Legal research examining how judges decide cases has begun to complement political science literature about the effects of judges' social backgrounds on their decisions in various areas of the law. However, very little systematic research has been conducted with respect to tax litigation, and almost none has analyzed whether or how a judge's social background influences the outcome of tax litigation. This [article] applies social science techniques to a data set of recent federal appellate tax cases compiled for this paper to study the connection between outcomes of tax litigation and the social backgrounds of the deciding judges.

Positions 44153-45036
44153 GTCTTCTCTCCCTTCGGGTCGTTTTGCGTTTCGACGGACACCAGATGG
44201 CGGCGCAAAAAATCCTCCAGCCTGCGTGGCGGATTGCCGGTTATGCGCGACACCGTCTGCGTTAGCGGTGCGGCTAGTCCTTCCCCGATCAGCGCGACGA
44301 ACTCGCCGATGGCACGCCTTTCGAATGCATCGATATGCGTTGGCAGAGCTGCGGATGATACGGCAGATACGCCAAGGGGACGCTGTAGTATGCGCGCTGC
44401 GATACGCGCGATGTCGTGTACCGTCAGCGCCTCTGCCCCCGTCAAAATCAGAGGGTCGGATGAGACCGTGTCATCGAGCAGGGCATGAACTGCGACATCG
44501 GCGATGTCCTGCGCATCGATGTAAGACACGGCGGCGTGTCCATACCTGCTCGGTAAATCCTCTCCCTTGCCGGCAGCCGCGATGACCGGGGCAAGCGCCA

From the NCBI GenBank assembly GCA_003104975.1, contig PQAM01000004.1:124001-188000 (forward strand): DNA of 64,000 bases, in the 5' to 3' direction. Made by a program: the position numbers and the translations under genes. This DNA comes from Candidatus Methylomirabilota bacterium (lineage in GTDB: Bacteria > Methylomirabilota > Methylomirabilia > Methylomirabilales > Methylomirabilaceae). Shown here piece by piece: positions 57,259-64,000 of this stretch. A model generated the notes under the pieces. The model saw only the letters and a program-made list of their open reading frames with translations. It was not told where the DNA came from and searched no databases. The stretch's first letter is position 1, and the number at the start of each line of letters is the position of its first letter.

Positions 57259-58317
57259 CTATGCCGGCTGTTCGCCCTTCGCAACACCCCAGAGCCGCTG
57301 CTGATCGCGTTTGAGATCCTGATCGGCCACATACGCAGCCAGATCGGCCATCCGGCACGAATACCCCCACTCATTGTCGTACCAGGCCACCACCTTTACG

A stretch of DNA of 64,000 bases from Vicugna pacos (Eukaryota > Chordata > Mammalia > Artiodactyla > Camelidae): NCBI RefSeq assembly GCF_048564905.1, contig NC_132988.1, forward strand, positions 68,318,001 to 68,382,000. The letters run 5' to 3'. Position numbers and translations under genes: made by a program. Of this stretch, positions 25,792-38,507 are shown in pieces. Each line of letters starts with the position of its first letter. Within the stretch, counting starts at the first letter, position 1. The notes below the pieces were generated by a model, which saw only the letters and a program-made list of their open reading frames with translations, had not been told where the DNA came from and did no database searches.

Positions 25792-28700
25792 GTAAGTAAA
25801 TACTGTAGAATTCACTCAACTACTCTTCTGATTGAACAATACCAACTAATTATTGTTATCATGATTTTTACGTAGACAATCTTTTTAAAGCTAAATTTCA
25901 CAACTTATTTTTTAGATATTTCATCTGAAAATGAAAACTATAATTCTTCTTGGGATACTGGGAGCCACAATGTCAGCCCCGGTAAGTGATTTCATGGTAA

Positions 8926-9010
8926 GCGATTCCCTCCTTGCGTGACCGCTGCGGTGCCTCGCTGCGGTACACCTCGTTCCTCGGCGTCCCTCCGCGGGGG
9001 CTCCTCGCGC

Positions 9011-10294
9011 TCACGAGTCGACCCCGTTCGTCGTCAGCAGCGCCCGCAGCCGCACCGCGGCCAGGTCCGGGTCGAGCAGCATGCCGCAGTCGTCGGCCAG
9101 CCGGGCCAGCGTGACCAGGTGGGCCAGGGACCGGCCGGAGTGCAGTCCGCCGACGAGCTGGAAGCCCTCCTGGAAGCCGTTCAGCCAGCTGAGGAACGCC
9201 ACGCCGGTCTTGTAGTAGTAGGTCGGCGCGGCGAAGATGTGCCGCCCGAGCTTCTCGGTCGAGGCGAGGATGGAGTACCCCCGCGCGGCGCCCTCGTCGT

This article tests two hypotheses about appellate-level tax decisions: (1) the social background of judges influences who wins cases; and (2) judges with less traditional social backgrounds – judges without elite educations, or who were women or not white – are likelier to decide in the taxpayer's favor than are judges with more traditional social backgrounds.
The first hypothesis is borne out by the evidence: many aspects of judges' social backgrounds are associated with who won the cases in this data set. The second thesis is also sustained by the evidence: social background factors of a “less traditional judge” are associated with pro-taxpayer outcomes.
One characterization of judicial decision making is that judges engage in traditional legal reasoning, applying the law to the facts, and, implicitly, that any judge should arrive at the same result if presented with the same law and factual situation.